Trafficking and turnover of the calcium sensing receptor

Date of Award


Degree Type


Degree Name

Doctor of Philosophy (PhD)




Gerda E. Breitwieser


Calcium sensing, Endoplasmic reticulum, Ubiquitination

Subject Categories

Molecular Biology


The calcium sensing receptor (CaR), a member of G protein-coupled receptor family C, regulates systemic calcium homeostasis by activating G q - and G i -linked signaling in the parathyroid, kidney and intestine.

To examine agonist-mediated cell surface trafficking of CaR, we quantified CaR by ELISA (enzyme-linked immunosorbent assay), and found that upon stimulation by extracellular Ca 2+ , CaR undergoes multiphasic internalization that is dependent on changes in intracellular Ca 2+ .

To define the importance of the intracellular C-terminus of CaR in trafficking and targeting, we characterized amino acids/regions potentially critical for receptor localization. An RKR motif (from amino acid 896 to 898) within the proximal region of the C-terminus of CaR was demonstrated to be an ER retention/retrieval signal that becomes functional when exposed. By grafting the RKR motif to ectopic sites within the C-terminus, we found that the RKR motif functions in a distance-sensitive manner, being more potent at distal locations within the C-terminus.

To further characterize the contribution of the C-terminus of CaR to trafficking and turnover, we carried out yeast two-hybrid library screening to identify potential interactors for the intracellular C-terminus of CaR. Screening both human kidney and brain cDNA libraries, we identified nineteen interacting proteins, one of which is an E3 ubiquitin ligase named dorfin ( do uble R ING- f inger prote in ). Biochemical analyses demonstrated that CaR and dorfin interact in mammalian cells; ubiquitination of CaR is observed in the presence of proteasomal inhibitor MG132; and ubiquitination and degradation of CaR are mediated by dorfin via ERAD ( e ndoplasmic r eticulum- a ssociated d egradation) pathway.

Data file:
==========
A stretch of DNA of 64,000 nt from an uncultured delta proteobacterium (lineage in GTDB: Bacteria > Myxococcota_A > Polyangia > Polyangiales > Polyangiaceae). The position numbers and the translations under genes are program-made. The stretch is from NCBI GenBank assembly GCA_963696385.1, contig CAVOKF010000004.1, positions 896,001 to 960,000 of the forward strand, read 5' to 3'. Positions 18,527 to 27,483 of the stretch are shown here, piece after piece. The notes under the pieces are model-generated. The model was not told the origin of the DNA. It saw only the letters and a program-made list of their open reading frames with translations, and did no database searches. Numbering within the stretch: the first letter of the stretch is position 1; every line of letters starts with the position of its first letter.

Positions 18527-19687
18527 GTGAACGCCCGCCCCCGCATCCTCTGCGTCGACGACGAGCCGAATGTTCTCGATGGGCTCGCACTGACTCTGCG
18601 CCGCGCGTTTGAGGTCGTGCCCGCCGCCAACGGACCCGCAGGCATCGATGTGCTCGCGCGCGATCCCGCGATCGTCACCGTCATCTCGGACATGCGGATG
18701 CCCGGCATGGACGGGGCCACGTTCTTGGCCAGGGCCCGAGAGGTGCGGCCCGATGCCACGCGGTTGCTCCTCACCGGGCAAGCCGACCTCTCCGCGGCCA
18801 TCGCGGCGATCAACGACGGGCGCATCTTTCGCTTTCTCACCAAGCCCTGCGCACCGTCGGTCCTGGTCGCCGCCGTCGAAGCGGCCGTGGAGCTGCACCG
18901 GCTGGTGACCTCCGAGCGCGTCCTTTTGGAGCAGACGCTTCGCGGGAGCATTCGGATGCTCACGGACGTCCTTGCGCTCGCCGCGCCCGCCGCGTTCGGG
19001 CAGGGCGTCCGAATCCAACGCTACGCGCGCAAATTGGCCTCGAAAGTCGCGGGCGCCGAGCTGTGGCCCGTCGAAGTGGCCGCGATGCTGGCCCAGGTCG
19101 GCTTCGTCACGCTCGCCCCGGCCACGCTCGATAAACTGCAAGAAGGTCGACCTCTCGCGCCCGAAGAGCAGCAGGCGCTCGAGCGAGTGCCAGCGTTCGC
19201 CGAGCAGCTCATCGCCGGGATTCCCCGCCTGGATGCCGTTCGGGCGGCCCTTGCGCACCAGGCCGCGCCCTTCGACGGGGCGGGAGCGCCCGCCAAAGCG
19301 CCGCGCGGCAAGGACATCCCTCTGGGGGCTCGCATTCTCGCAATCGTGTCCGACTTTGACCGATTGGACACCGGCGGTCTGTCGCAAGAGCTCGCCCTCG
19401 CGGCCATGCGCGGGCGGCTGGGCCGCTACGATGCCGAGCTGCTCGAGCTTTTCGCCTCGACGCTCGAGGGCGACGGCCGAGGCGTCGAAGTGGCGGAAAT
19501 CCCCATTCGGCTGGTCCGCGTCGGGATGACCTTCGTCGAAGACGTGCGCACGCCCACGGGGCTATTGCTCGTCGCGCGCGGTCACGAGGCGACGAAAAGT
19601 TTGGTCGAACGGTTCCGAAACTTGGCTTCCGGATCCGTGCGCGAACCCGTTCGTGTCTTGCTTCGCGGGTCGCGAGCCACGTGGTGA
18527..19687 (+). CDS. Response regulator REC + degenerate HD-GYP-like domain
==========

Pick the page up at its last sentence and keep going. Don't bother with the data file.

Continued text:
To begin to characterize the biogenesis of CaR, we examined the structural and functional checkpoints in the ER ( e ndoplasmic r eticulum) quality control mechanism for CaR. Impaired N-linked glycosylation or disulfide bond formation of CaR results in ER retention and degradation by ERAD, suggesting that glycosylation and disulfide bond formation serve as structural checkpoints in the biogenesis of CaR. Interestingly, we identified a potential conformation-dependent checkpoint in the biogenesis of the CaR, using both receptor mutants and allosteric drugs.